Oscilloscope // 2008 // 97 Minutes // Rated PG-13
Reviewed by Judge David Johnson // November 10th, 2008
"Pay up! Pay up!"
From Adam Yauch (a.k.a. MCA of the Beastie Boys) comes a highly entertaining combination of street basketball and hip-hop and a peek behind the curtains of what it means to be a top high school basketball prospect.
Yauch has turned his camera onto the first ever Elite 24 high school all-star game, held on September 2006 at the legendary Rucker Park in Harlem. Any basketball aficionado knows Rucker Park and its reputation, and the participants in the game are positively aglow over the prospects of earning some credibility in the Rucker canon.
Eight athletes in particular are highlighted: Kevin Love, Michael Beasley, Jerryd Bayless, Donte Green, Kyle Singler, Tyreke Evans, Brandon Jennings and Lance Stephenson. Some of those names should ring familiar to hoops fans immediately, as the first three were selected high in this year's NBA draft. Before the shoe deals and multi-year contracts and the cocaine scandals, take a look at these budding superstars when they were just dreaming about ascending the podium to accept their team cap from David Stern.
Here's your capsule review: any self-respecting basketball fan needs to track this down. Gunnin' for that #1 Spot is a cool, interesting, entertaining sports documentary that zips with energy. Plus, it's surprisingly probing, considering Yauch didn't have Hoop Dreams time to devote to his subjects. The glimpses it gives into the pressure-cooker that is the life of a high school basketball phenom is compelling stuff.
Using the eight aforementioned stars as his grounding point, Yauch draws out their hopes and visions for their basketball future as well as their desires for NBA stardom and financial freedom. Because the players come from varied regions and socioeconomic backgrounds -- spanning Coney Island to Oregon -- there are different angles and perspectives to be gleaned from what they have to say.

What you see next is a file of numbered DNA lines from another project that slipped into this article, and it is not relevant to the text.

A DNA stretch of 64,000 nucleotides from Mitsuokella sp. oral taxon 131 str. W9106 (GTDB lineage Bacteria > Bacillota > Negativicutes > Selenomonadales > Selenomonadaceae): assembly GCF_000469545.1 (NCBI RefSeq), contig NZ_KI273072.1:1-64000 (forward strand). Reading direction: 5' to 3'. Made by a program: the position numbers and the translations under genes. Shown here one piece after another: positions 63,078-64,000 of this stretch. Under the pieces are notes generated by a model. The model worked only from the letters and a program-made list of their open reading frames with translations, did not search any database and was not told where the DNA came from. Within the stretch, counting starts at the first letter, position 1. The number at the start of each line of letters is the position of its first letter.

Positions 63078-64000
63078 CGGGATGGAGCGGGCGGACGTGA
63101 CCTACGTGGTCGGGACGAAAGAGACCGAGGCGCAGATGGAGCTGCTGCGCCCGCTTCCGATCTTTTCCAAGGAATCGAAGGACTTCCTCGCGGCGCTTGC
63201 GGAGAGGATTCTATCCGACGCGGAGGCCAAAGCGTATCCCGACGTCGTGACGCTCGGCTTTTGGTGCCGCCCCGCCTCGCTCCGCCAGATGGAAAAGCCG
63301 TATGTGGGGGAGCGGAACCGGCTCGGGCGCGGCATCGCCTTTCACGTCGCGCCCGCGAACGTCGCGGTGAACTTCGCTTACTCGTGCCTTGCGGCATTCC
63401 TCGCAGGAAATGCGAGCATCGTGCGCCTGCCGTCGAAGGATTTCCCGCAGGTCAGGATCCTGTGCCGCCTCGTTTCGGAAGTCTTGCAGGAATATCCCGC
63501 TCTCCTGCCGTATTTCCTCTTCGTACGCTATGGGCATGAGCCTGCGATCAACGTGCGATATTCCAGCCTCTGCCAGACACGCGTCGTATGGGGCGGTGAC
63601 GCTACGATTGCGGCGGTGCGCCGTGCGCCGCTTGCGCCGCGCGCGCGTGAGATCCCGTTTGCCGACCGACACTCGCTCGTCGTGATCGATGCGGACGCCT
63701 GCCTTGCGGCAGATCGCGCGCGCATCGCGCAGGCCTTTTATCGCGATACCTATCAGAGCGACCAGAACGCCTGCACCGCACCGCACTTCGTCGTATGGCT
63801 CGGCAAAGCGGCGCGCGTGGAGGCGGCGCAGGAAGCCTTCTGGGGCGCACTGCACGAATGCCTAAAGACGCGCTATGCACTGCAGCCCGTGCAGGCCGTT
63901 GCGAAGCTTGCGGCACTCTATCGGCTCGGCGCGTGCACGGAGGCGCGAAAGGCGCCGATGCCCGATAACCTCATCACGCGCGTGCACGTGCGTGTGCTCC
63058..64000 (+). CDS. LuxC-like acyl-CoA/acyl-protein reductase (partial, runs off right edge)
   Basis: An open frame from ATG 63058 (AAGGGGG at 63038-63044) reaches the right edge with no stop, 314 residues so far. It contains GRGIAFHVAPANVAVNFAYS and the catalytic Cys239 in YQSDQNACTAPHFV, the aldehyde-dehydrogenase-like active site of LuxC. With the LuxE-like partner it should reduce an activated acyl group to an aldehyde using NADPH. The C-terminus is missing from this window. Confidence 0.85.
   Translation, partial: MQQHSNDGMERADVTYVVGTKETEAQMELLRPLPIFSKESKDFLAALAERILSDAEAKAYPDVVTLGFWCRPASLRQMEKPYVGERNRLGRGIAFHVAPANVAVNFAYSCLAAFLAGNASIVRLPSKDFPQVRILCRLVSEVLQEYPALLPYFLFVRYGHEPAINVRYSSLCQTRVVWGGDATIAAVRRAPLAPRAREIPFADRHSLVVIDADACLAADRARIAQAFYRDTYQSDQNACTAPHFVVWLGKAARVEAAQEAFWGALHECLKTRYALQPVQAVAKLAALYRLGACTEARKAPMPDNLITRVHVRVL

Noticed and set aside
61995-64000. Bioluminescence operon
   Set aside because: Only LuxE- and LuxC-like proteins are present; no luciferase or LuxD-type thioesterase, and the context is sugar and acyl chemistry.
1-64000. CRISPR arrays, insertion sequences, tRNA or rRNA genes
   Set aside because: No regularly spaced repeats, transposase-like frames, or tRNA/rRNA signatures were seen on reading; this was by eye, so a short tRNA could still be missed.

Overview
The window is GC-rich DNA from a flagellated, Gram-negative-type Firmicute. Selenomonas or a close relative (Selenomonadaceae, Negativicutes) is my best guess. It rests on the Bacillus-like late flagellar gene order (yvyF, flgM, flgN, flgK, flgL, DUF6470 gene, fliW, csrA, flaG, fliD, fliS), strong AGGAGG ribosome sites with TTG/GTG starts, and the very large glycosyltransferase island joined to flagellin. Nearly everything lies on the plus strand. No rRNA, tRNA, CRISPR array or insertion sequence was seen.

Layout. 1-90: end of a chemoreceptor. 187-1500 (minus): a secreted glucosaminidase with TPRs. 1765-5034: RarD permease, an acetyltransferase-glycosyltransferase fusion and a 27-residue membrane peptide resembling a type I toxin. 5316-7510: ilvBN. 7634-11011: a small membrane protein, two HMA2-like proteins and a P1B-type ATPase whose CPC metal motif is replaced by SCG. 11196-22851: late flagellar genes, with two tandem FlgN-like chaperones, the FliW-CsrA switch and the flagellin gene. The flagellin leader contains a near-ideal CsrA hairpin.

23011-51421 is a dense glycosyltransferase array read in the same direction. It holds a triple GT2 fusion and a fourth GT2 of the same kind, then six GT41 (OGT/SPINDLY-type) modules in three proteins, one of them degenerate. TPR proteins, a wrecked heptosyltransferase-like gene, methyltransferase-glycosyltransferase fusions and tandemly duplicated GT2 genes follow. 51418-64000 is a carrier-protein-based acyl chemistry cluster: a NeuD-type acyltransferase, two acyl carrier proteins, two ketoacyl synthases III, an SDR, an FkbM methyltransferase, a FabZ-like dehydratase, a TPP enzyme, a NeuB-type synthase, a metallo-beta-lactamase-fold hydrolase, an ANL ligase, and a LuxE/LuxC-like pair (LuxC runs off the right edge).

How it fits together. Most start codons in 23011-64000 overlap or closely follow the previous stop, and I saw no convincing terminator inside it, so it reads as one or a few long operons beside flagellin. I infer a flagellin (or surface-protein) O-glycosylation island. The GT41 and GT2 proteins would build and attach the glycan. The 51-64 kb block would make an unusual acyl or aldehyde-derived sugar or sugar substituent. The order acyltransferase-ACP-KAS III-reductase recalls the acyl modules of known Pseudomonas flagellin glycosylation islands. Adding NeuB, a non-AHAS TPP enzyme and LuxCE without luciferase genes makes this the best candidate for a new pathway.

The basketball game is the guts of the production, with the all-star showdown between the blue team and the white team, each stocked with NBA and potential-NBA caliber studs. As legendary Rucker announcer Bobbito Garcia notes during his play-by-play, kudos to the people who divided the teams -- they were evenly matched and the result was a tight, hugely high-scoring game (70 points in the first half!).
Before the action gets rolling in Rucker, Yauch spends his time with his eight focus players and uses their experiences and the interviews with the experts in the know as a portal to the world of arbitrary player rankings, media hyperbole, endorsements, blood feuding between sneaker camps and the omnipresent allure of The League.
Once the game ensues, it's pretty much straight basketball action, sprinkled with the occasional interview to flesh out themes. And it's righteous action, too, exactly what you'd expect when the cream of the crop in high school talent meet the pavement of Rucker -- high-flying dunks, no-look passes, pull-up Js, elbows to the face, blood globules spit out of the mouth, reverse lay-ins and a hefty amount of trash talk (none delivered so eloquently as Michael Beasley, who gets his own bonus feature devoted to the craft).
Speaking of extras, this two-disc set is loaded with them, starting out with a commentary by Yauch and Garcia on the feature film and leading into the second disc, crammed with two hours worth of bonus and extended footage, including a two-on-two game featuring Yauch and Beasley, interviews, three deleted scenes, a selection of NYC video diaries shot by the players, and coming attractions. The film itself looks great (1.78:1 anamorphic widescreen) and blasts the court noise and killer soundtrack with gusto in 5.1.
If you don't have a 50-inch HD TV you are not going to be able to read some of the tiny text on the screen.
Hoop fans give thanks. This is a bounty of full-court pleasure.
Not guilty cucumber slice.
Review content copyright © 2008 David Johnson; Site layout and review format copyright © 1998 - 2016 HipClick Designs LLC
Scales of Justice
* 1.78:1 Anamorphic
* Dolby Digital 5.1 Surround (English)
* Dolby Digital 2.0 Stereo (English)
Running Time: 97 Minutes
Release Year: 2008
MPAA Rating: Rated PG-13
* Bonus Footage
* Deleted Scenes
* Video Diaries
* Official Site